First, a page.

Here's the first 2 baby green sea turtles in the bucket. If they can escape from all the predators, they may be back to start breeding here sometime within the next 20-50 years.
This mom and pup monk seal are always right near the barracks building. We can take pictures of them through the window.
Here's another Great frigatebird picture. This is all the way at the east tip of the island looking west. I've shown a lot of frigatebirds lately, but this was a good shot of the whole island, so you get another one.
Adam, Sarah, Whitney, and Therese are looking for the Bulwer's petrel nests. I showed you what they look like last time. They like to nest in places like the broken concrete at the old Coast Guard dump. That bird in front of the camera is a sooty tern. Objects in lens may not be larger than they appear.
Monday, July 6, 2009
It's been fairly calm here this week, so we snorkeled on the outer side of the atoll. It's similar to the inside of the reef, but there's a lot more coral growing out there, and bigger schools of fish. I would show you a picture, but I had to send my little camera back for repair. The battery compartment won't register as closed, so it won't take any pictures. I also had other camera trouble. My lens for my nice camera went bad, (won't focus anymore). I had to send both off on the Sette with Dave, and he mailed them off. I hope I get them back when our next mail ship gets here in about 5 weeks. I still have my 100-300 mm zoom lens and an old 35-105 lens for my Canon. So I can still take some new pictures, and at least both things are still under warranty. I have enough pictures to keep showing new ones anyway, even if I couldn't take new ones for 5 more weeks.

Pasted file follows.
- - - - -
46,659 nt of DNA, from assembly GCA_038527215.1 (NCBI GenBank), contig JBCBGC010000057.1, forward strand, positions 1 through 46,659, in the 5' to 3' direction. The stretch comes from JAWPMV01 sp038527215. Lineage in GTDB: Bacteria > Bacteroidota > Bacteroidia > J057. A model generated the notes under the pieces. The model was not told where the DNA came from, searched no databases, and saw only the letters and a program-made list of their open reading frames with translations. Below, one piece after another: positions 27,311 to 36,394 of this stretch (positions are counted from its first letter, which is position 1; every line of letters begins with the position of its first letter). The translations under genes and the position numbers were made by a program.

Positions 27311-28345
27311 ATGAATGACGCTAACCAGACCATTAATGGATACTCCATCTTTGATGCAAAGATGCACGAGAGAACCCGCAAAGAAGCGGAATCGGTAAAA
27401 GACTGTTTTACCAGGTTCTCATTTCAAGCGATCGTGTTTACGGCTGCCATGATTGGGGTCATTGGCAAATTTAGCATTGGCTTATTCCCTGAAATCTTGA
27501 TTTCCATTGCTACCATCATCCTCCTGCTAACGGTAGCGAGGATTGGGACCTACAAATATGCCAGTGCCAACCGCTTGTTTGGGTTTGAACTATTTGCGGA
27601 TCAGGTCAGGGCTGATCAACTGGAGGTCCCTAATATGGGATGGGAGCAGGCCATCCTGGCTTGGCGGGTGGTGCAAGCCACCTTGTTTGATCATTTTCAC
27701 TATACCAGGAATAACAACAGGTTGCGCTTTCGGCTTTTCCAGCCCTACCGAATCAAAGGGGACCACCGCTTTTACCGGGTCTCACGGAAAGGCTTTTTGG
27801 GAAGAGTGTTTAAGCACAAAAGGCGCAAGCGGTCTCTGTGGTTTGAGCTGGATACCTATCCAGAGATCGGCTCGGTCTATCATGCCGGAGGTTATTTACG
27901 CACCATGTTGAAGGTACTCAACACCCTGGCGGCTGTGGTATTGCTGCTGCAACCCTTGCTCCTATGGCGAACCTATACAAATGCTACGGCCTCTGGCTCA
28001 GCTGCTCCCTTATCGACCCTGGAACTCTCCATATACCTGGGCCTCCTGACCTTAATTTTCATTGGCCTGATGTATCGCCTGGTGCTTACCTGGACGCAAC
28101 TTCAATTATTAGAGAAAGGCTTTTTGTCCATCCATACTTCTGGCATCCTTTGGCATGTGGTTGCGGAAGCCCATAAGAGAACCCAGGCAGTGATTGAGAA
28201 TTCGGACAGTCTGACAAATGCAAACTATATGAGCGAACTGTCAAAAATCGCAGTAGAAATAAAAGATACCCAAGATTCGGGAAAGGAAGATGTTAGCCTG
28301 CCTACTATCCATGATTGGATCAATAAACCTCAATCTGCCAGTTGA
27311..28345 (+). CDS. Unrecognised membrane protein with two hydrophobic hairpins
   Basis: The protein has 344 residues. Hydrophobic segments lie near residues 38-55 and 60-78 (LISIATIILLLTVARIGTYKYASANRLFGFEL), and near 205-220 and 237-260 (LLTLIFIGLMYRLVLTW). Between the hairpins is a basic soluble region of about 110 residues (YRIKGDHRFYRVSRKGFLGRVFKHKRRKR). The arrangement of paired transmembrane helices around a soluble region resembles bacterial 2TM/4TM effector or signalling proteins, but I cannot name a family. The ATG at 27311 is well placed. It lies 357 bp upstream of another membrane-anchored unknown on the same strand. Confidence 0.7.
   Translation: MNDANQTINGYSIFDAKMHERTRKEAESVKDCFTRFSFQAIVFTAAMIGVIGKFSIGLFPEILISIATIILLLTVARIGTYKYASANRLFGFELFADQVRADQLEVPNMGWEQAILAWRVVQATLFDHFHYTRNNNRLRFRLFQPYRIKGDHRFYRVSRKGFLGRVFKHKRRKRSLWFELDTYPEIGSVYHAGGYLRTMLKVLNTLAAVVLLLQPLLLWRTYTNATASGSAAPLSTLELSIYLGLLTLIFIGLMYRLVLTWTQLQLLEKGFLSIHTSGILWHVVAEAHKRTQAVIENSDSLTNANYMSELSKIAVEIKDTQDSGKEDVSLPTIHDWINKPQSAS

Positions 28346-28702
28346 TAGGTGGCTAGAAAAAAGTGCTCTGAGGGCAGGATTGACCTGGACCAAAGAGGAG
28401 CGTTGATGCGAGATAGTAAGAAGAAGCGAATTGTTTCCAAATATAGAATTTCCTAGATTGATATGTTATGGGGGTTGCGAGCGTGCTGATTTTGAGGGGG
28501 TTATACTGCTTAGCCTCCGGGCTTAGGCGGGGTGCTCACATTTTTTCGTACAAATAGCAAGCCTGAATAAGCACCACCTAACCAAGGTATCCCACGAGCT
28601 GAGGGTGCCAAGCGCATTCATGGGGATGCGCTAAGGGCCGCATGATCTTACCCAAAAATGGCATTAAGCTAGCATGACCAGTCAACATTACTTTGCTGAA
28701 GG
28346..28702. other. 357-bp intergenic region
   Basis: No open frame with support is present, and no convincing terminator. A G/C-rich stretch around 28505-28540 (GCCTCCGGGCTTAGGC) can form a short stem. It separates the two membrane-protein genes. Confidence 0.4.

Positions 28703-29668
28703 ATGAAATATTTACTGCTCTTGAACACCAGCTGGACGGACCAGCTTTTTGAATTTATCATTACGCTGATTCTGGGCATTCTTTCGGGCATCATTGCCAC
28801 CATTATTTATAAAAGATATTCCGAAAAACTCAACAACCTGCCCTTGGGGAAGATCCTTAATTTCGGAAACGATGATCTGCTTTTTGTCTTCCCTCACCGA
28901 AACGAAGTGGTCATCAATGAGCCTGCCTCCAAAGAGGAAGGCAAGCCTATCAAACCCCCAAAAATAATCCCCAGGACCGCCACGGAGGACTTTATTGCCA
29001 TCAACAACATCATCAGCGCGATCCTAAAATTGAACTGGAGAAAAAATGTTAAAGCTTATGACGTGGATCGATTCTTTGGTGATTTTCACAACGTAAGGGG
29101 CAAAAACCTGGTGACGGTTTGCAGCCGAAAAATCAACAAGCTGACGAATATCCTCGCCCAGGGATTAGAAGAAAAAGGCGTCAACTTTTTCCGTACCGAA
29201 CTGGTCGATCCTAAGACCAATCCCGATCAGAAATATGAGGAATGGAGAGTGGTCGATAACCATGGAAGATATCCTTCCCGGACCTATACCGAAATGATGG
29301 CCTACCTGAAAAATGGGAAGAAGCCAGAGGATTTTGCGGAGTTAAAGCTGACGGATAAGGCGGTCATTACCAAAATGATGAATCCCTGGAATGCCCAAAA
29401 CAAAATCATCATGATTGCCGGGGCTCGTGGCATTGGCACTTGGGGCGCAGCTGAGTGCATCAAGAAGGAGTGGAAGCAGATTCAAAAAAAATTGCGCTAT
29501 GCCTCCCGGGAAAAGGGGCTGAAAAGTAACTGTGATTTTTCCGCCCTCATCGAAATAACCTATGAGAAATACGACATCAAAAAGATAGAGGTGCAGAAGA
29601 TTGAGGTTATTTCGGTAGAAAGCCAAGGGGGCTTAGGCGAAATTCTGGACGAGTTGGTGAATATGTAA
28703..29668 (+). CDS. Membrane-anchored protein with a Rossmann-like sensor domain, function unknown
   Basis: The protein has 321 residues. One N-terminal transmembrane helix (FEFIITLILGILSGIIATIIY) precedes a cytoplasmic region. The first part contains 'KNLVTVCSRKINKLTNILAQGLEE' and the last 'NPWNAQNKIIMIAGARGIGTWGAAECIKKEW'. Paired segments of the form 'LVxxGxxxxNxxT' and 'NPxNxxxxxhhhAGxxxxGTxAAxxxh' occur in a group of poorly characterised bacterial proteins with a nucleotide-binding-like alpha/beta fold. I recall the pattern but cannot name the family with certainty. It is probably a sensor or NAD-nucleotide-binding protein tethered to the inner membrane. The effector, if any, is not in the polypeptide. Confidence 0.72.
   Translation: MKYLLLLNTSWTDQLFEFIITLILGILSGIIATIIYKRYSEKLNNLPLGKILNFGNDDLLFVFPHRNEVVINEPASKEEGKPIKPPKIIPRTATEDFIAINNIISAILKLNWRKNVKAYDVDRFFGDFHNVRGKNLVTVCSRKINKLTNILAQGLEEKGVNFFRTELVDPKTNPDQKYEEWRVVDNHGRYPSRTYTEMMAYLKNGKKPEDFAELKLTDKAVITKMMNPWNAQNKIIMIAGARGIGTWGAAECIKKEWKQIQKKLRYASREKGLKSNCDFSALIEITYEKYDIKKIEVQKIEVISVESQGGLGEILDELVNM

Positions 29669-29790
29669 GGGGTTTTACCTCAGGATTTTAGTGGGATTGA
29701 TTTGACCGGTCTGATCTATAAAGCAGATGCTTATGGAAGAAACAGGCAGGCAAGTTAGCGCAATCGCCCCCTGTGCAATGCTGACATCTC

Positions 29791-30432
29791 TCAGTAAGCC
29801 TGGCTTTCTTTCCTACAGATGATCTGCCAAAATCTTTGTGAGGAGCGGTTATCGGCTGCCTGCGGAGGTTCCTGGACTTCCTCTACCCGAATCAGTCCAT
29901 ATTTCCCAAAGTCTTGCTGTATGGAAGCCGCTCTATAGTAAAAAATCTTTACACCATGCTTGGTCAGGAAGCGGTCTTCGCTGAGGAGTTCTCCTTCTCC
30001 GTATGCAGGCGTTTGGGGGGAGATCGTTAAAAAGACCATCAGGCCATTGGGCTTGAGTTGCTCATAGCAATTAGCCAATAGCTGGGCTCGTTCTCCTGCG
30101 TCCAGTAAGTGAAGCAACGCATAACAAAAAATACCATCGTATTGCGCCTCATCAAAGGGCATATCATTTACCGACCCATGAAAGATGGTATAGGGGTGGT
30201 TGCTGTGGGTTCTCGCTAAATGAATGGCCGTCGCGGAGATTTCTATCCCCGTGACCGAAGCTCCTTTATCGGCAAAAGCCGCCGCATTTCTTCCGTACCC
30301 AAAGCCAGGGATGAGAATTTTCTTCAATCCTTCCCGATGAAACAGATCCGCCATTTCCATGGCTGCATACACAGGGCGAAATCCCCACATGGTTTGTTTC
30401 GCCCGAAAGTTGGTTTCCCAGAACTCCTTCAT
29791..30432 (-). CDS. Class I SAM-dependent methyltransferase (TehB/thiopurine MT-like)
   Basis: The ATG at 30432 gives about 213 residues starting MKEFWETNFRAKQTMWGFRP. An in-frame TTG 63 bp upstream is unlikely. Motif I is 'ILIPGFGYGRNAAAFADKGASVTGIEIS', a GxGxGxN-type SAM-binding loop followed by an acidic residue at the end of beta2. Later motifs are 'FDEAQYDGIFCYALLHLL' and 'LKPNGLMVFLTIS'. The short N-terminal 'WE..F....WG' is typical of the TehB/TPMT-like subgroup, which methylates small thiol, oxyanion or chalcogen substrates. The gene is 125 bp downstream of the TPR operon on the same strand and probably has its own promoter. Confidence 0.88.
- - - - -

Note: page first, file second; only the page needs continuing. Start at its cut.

Thanks for posting again, Dasha!
Here's a bird I haven't shown you before. It's a Bulwer's Petrel. It looks a lot like a Christmas Shearwater (which I've shown you), and a lot like a Tristram's Storm Petrel (which I haven't shown you). These birds are bigger than a Tristram's and smaller than a Christmas, but they all look pretty similar- nondescript, brown birds. Normally these birds live in holes or under things so you don't get pictures of them just sitting around in the daytime, but this little troublemaker was trying to nest under the tractor tire, so I have to keep putting him outside, until he finds somewhere better to nest. They have a weird call too. They sound like dogs off in the distance, “woof, woof, woof”.
I haven't shown you a Gray-backed tern chick yet either. Here's one with its parent. They like to nest out in the open on the rubble.
Here's what that little chick will look like in a few more weeks. This one is almost ready to fly.
Another 50,000 reasons that we don't fly in April-August. For some reason, the sooty terns really like the runway.
A little bunch of Masked boobies are holding their ground on the runway. They like it there too, but there are not that many of them.